Thoughts on the Weekly Parshah by HaRav Eliezer Chrysler
Formerly Rav of Mercaz Ahavat Torah, Johannesburg

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Vol. 7   No. 5

Parshas Chayei Soroh


In a previous article, we discussed Eliezer's seemingly strange strategy in his search for a wife for Yitzchok. He arrived in Horon and promptly placed the task of finding the right wife for Yitzchok in Hashem's court, instead of making the necessary hishtadlus (personal effort) to carry out his charge. We discussed there whether his actions (or lack of them), were based on the high level of bitochon that tzadikim attain, or on Avrohom's promise that Hashem would send His angel before him, in which case there was nothing left for him to do but to pray.

Here is a third explanation.


It is clear from the continuation of the story, that it was not only the consent of Rifkah that Eliezer had to obtain, but also that of her family, particularly if, as Rashi maintains, Rifkah was only three at the time, fully under her father's jurisdiction. This was going to be no easy task, and Eliezer knew it. Why not?

Because although there was the distinct advantage of making a wealthy shiduch, something which the greedy Besu'el and Lovon must have relished, there was the problem of Avrohom's devout belief in the One G-d - and it is doubtful that the idolatrous family faced the prospect of their daughter marrying the 'Chareidi Jew' Yitzchok, whose father was the ardent monotheist, with anything but dismay.

Indeed, the fact that they were keen on the money but not on the shiduch, is borne out by their behaviour later, when they attempted to kill Eliezer and keep the ten camels laden with silver and golden vessels and clothes that he had brought with him.


There was only one way to convince Besu'el and Lovon to give their consent to Rifkah's betrothal to Yitzchok, and that was the method that Eliezer employed: He would have to leave it to Hashem to work out things in such a miraculous way that even they would be forced to admit that the shiduch was made in Heaven, which is precisely what happened. The moment Eliezer concluded his account of the events of that day, they had no option but to declare "This thing came from G-d. It is bashert!"

Incidentally, the Gemoro (Mo'ed Kotton 18b) cites this statement of Lovon and Besu'el as the source in the Torah (there is also a source both in Nevi'im and in Kesuvim) for the principle that shiduchim are made in Heaven.


As we just explained, it required Divine intervention to convince Rifkah's family to give their blessings to the shiduch. Nothing less would have worked and had Eliezer applied any more hishtadlus than he did, he would have returned to Avrohom empty-handed. A proof for this lies in the fact that, even their open admission that this was the Hand of G-d at work, followed by their formal consent, did not deter them from immediately attempting to negate that consent by poisoning Eliezer. And when that backfired, they tried every trick in the book to stop or at least to delay the shiduch. It is not difficult to see what sort of a brick wall Eliezer would have come up against had he not asked G-d to intervene. And the problems that Ya'akov Ovinu would later have to face in his dealings with Lovon should certainly serve to dispel any remaining doubts to that effect.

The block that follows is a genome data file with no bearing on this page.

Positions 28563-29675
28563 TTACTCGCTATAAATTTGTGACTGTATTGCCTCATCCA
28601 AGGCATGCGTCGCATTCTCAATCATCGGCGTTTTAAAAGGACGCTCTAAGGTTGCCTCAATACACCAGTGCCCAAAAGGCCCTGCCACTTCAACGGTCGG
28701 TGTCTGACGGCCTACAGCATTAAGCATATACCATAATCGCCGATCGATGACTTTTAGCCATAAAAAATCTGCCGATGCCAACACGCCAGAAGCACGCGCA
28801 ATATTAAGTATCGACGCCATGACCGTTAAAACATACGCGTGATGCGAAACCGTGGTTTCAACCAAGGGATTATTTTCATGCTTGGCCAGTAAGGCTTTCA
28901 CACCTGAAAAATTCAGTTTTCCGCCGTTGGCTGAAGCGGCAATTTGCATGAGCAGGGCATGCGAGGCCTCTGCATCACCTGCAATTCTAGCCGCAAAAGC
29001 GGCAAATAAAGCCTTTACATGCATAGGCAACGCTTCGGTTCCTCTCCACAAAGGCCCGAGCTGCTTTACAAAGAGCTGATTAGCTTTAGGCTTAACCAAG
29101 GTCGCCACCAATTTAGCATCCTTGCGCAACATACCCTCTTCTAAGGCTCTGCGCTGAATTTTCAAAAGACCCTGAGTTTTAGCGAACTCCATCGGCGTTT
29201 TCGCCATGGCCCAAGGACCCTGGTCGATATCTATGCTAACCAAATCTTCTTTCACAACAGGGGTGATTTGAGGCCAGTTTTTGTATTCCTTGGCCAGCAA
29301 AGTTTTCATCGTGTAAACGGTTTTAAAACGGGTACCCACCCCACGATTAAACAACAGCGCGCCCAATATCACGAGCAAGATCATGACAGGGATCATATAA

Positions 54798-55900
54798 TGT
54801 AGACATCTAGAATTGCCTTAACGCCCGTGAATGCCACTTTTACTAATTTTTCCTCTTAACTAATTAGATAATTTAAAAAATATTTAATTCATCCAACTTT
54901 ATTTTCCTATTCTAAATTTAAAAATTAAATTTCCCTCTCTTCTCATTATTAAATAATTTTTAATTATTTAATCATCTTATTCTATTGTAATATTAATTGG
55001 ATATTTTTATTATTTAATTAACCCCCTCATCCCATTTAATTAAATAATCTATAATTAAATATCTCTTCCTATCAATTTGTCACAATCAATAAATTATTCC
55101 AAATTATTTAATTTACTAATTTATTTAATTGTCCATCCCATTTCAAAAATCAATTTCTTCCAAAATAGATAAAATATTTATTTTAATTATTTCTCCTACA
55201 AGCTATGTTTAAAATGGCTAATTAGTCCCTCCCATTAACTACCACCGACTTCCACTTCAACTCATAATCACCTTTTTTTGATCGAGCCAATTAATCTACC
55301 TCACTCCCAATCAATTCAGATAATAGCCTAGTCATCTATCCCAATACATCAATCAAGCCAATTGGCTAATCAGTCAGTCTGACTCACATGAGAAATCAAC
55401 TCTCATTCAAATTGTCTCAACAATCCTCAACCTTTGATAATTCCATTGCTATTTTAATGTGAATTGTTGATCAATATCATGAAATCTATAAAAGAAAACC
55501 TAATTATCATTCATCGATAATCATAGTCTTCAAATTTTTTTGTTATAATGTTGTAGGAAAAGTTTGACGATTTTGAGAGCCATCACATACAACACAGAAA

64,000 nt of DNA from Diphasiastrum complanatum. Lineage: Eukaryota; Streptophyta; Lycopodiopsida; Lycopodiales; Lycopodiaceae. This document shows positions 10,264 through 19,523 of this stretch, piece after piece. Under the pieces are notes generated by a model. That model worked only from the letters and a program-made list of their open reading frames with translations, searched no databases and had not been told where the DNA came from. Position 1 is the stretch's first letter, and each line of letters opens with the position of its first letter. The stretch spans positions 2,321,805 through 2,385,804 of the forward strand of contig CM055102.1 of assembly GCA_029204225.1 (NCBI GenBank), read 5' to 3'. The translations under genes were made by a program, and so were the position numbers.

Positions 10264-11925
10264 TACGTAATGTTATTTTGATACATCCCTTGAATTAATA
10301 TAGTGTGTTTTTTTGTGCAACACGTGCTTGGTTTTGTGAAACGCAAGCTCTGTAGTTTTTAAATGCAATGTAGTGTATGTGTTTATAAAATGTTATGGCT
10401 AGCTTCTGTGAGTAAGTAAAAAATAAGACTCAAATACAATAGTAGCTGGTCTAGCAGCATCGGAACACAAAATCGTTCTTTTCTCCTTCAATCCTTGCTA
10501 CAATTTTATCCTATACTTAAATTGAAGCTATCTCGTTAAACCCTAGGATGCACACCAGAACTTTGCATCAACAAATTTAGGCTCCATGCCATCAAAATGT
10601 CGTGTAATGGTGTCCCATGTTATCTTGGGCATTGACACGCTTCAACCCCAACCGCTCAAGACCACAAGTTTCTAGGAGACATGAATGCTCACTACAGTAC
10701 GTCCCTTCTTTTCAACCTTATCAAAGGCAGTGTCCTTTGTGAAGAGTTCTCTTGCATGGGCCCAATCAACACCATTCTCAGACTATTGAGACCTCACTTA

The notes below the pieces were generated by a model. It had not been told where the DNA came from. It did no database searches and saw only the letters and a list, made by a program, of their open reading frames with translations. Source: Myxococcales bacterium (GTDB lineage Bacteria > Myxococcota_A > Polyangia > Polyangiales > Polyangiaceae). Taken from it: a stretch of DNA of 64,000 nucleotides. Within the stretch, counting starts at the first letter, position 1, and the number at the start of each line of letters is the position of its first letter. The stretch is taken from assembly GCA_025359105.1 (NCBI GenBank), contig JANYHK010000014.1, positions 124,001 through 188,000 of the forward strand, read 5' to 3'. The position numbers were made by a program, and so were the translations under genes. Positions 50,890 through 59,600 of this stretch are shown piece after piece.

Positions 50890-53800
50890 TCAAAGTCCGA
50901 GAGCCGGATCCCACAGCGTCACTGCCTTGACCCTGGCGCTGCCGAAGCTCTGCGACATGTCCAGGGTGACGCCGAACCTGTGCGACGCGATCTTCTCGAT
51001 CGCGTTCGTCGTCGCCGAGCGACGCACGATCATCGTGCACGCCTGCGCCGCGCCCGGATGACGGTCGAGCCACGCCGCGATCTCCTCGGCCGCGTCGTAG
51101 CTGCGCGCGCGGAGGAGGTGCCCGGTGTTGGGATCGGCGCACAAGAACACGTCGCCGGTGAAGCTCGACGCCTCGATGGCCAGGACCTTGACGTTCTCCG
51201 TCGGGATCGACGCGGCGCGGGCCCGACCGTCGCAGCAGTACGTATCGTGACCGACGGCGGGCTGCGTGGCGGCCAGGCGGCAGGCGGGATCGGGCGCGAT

Eliezer knew that once Lovon and Besu'el had seen the Hand of G-d and given their consent to the shiduch, his mission would succeed, no matter that, like so many others who witness open miracles, the impression was likely to be short-lived. That explains why, no sooner had they given their approval, than he bowed down to Hashem in gratitude. He knew that, once he had secured that approval, the major obstacle of his mission overcome, everything else would fall into place.


Parshah Pearls

Chayei Soroh

Three Couples Plus One

In the dialogue between Avrohom and Ephron, the Torah mentions the term 'burying his dead' in one form or another, seven times (see 23:4-15).

Why, asks the Gro, does the Torah find it necessary to repeat this phrase so many times? And why, on the first six occasions, does the Torah always put the burying before the dead ("I will bury my dead", "Bury your dead", "from burying your dead" ...) and only on the seventh and last occasion does it reverse the order and writes "And your dead you shall bury"?


It is well-known, writes the Gro (quoted in P'ninim mi'Shulchan ha'Gro) that when Avrohom Ovinu came to bury Soroh in the Cave of Machpeiloh, Odom and Chavah were already buried there, which means that another three couples were still to follow, six tzadikim, who are hinted in the six times that the Torah refers to 'burying his dead'. This is because, as Chazal said in B'rochos (13b), even after tzadikim die they are called alive, and it is only after they have been buried (one hour before 'techiyas ha'meisim') that they actually die, when they will return to dust, in fulfillment of the posuk "because you are dust and you will return to dust" (Bereishis 3:19).


There was however, one more resident in the Cave of Machpeiloh. Chazal have taught us that when Ya'akov's sons came to bury their father in the Cave of Machpeiloh, Eisov objected. Chushim, the son of Don, then took his sword and decapitated his uncle, whose head rolled into the cave, lodging itself in the bosom of his father Yitzchok. Now Eisov was a rosho, and Resho'im, the Gemoro in B'rochos points out, are called dead, even when they are still alive.

It is now clear that the first six times the Torah mentions 'burying his dead', it refers to the six tzadikim who were first buried there, and who would die only later (before techiyas ha'meisim); whereas the seventh time, when the Torah reverses the order, putting the dead before the burial, hints at Eisov ho'Rosho, who was buried in the Cave only after his death.